WATCH: OJ Simpson 1994 Murder Trial Documentary, 'The Untold Story (Pt. 1)
ARTICLES AND BOOKS BY WRITER BEN AROGUNDADE
Black History 1994: The O.J. Simpson Criminal Murder
Case Trial - 'Time' Cover Deliberately Darkened Mugshot
O.J. SIMPSON'S TRIAL BY PHOTOSHOP: During his 1994 criminal murder trial case, actor and former sports celebrity OJ Simpson appeared on the covers of the June 27, 1994 editions of both Time and Newsweek magazine simultaneously. Controversy exploded after Time (above right), deliberately darken his mugshot using graphics program Photoshop.
JUST HOW FAR SHOULD a magazine go in reporting the news? This question was raised back in 1994 during
the OJ Simpson murder trial, when Time magazine deliberately altered his mugshot. By Ben Arogundade.
ON JUNE 27, 1994, Time and Newsweek magazines published the same cover image of actor and ex-sports celebrity OJ Simpson, who was on trial for the murder of his wife Nicole. But there was one glaring difference between the two cover portraits. While Newsweek used the unaltered mugshot photo of Simpson supplied by the Los Angeles Police Department, Time digitally doctored the image for their cover — darkening Simpson’s face in what some commentators claimed was a deliberate attempt by the magazine to demonise him. The photo manipulation of Simpson rendered his blackness both unequivocal and menacing, in a murder case already infused with race — with Simpson, the black defendant, accused of murdering his blonde white wife.
TIME AND NEWSWEEK COVERS CONTRAST
The association of dark skin with innate evil has a long history, dating back to the early Christian Fathers of the third century. At the same time, within contemporary culture, dark skin is viewed as less attractive, particularly within the black and Asian communities, where large quantities of skin-lightening creams are sold every year.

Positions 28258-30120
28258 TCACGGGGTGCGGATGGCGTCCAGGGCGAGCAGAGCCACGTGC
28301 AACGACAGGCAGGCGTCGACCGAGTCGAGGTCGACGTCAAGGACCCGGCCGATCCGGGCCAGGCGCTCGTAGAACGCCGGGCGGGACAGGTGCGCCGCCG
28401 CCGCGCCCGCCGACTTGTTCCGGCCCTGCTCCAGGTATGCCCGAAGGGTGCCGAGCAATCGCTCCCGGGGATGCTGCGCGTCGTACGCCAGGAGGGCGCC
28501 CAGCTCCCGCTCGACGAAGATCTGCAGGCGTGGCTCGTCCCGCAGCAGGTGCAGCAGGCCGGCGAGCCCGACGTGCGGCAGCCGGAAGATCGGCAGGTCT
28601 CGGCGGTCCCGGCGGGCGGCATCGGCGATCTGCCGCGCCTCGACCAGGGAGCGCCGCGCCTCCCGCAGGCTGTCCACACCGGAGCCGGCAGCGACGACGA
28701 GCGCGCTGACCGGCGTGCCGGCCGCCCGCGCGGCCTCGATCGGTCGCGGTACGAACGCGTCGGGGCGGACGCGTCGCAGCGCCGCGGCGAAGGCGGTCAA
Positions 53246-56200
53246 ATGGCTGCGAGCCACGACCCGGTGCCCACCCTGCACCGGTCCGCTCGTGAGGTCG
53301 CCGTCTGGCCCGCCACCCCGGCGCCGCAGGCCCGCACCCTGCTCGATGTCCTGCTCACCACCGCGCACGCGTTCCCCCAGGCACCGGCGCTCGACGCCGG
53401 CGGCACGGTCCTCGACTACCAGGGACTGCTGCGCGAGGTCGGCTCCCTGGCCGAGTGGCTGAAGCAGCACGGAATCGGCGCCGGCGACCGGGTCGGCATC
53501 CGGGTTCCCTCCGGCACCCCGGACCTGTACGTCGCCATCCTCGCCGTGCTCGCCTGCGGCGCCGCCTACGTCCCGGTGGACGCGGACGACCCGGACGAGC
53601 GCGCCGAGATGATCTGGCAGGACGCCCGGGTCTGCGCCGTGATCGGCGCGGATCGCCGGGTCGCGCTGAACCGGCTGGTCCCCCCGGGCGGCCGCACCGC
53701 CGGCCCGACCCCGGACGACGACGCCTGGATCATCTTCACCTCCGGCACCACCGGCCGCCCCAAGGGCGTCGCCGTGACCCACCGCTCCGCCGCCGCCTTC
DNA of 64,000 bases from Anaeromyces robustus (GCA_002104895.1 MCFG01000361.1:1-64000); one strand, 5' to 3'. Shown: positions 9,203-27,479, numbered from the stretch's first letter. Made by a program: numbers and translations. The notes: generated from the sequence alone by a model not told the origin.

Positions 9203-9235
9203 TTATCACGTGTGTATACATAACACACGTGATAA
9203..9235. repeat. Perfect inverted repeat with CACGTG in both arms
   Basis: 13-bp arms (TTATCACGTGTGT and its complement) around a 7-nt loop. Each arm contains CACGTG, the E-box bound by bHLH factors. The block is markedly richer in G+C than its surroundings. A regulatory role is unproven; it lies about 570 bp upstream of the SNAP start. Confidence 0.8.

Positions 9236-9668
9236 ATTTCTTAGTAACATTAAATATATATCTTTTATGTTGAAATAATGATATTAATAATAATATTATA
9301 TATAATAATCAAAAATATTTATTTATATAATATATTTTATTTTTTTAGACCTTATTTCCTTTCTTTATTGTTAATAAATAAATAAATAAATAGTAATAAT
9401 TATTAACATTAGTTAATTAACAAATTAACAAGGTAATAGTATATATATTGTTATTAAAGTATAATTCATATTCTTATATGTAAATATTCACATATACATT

Time’s controversial cover would probably have gone unnoticed if Newsweek’s version had not appeared simultaneously, allowing readers to instantly compare the two mugshot executions. When the cover was being put together, the bosses at Time gave the photograph to graphic artist Matt Mahurin to “interpret”. “I wanted to make it more artful, more compelling” he suggested.
The use of Photoshop to manipulate portraits of celebrities has been questioned ever since the technology was first invented in 1990. Fashion magazines in particular have been criticised for using it to create false ideals of beauty, while in 2007 a nationwide debate took place in the American media after a heavily Photoshopped image of country singer Faith Hill was published alongside the original, un-retouched photograph.
PHOTOSHOP MANIPULATION BIAS
In Time's case, the magazine fielded a barrage of criticism from all quarters about its manipulation of OJ Simpson's image. Their journalistic ethics were called into question — instead of unbiased reporting of the news, they were guilty of creating their own inauthentic version of it. Time’s managing editor during the period, James R. Gaines, stated that he regretted doctoring the cover photo, and that “no racial implication was intended, by Time or by the artist.”
In a rare about face, the backlash led to the company pulling the edition from the newsstands and replacing it with a revised cover. Time’s newsstand sales are small compared to its subscriber base, and so the original cover stayed in circulation throughout homes and offices — inadvertantly becoming a collector's piece.
THE RAW MATERIAL: Ex-football star OJ Simpson's original mugshot used in the Time and Newsweek 1994 covers.
*THE OJ SIMPSON MURDER TRIAL CASE ACCORDING TO GOOGLE SEARCH
The number of people worldwide who Google the phrase “OJ Simpson photo manipulation” each month.
The number of people worldwide who Google the phrase, “OJ Simpson murder trial” each month.
*All figures for “The OJ Simpson Murder Trial Case According to Google Search”, supplied by Google. Stats include global totals for laptop and desktop computers and mobile devices.
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